“Accept [the children] yourself the way we accept trees—with gratitude, because [they] you are a blessing—but do not have expectations or desires. You don’t expect trees to change; you love them as they are.” ― Isabel Allende
Unconditional love is made up of acceptance, understanding, and appreciation – with no expectation or judgment.
Unconditional love of oneself is the opposite to the endless striving of perfectionism which is based on fear of exposure as not good enough.
You may be a struggling with unconditional self-love when you:
…receive praise and downplay your achievements;
…are constantly striving to do better to the detriment of yourself or relationships;
…feel ashamed of parts of yourself and want to hide them;
…beat yourself up about a mistake you made.
Some of us believe that loving oneself – conditionally or unconditionally - is "vain", "selfish", or "self centred". However, without self-love, there is no self care. And without self care, life quickly loses its shine and joy, leaving only exhaustion and resentment for others and for oneself. Yet, as Byron Katie says, "It is not your job to like [love] me, it's mine."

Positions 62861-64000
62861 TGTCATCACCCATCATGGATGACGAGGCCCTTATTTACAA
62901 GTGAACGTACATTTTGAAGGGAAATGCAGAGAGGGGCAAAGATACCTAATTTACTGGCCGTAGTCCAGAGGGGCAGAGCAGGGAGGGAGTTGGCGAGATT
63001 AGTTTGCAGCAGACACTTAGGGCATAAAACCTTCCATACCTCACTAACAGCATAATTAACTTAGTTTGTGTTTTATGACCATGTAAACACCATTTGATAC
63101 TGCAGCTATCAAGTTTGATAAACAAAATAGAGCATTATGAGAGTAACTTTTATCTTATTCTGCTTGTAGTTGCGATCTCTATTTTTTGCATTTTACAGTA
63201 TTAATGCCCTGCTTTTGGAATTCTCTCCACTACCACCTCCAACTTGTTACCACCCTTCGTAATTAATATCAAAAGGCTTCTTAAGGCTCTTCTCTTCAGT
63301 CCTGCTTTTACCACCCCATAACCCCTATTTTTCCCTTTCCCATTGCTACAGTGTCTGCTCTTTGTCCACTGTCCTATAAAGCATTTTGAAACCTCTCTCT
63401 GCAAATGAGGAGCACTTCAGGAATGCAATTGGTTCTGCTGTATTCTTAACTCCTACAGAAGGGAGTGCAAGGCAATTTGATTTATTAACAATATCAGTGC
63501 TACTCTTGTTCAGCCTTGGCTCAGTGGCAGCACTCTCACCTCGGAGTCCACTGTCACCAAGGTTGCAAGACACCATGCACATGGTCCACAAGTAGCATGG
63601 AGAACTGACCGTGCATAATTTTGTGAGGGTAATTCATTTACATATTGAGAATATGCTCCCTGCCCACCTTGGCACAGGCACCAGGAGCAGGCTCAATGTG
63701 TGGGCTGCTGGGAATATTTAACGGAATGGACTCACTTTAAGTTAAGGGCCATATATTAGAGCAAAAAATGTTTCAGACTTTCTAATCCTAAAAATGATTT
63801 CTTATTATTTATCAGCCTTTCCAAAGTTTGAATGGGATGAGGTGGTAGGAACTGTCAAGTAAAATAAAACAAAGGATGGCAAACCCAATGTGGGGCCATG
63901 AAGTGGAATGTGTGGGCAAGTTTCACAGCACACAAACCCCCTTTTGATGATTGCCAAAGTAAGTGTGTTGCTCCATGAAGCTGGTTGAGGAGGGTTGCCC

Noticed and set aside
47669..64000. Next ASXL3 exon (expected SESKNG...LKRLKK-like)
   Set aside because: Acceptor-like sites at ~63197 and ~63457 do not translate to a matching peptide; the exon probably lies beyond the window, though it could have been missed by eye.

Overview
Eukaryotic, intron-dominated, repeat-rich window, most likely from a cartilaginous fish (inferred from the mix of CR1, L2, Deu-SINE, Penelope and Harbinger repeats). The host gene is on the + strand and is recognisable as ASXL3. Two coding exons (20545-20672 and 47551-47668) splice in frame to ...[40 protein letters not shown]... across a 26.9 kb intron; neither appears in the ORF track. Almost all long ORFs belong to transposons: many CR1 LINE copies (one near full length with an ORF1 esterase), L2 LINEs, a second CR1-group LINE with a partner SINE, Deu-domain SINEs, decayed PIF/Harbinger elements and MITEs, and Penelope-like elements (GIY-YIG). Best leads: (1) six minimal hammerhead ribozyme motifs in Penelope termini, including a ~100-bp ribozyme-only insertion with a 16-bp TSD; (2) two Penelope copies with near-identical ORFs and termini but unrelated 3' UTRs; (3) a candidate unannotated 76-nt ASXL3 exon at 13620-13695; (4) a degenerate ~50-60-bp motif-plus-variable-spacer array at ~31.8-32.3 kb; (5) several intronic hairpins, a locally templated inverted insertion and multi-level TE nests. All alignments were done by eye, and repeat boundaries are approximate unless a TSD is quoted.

According to Dr. Kirsten Neff, key to learning to love ourselves unconditionally is self-compassion. Self-compassion is only possible when we give ourselves permission to be human, like everyone else; to be kind to ourselves; and being mindful of our thoughts, letting them pass without over-identifying with them.
“Compassion isn’t some kind of self-improvement project or ideal that we’re trying to live up to. Having compassion starts and ends with having compassion for all those unwanted parts of ourselves, all those imperfections that we don’t want to look at.” – Pema Chodron
Become Fluent in Unconditional Self-Love:
Inspired by Gary Chapman's book "The Five Languages of Love", I invite you reflect on how you are currently expressing self-love. Discover how proficient you think you are in each of Chapman’s languages and identify langues you'd like to add:
Language of Love1 - Words: What does your self talk consist mostly of? Most of us tend to be extremely harsh in ourselves, using words such as "stupid", "fat" and "ugly" quite carelessly when referring to ourselves. Some of us also tend to say "yes" when we actually mean "no". Start every day with 10 things you are grateful for about yourself to help to shift yourself out of the negative self-talk.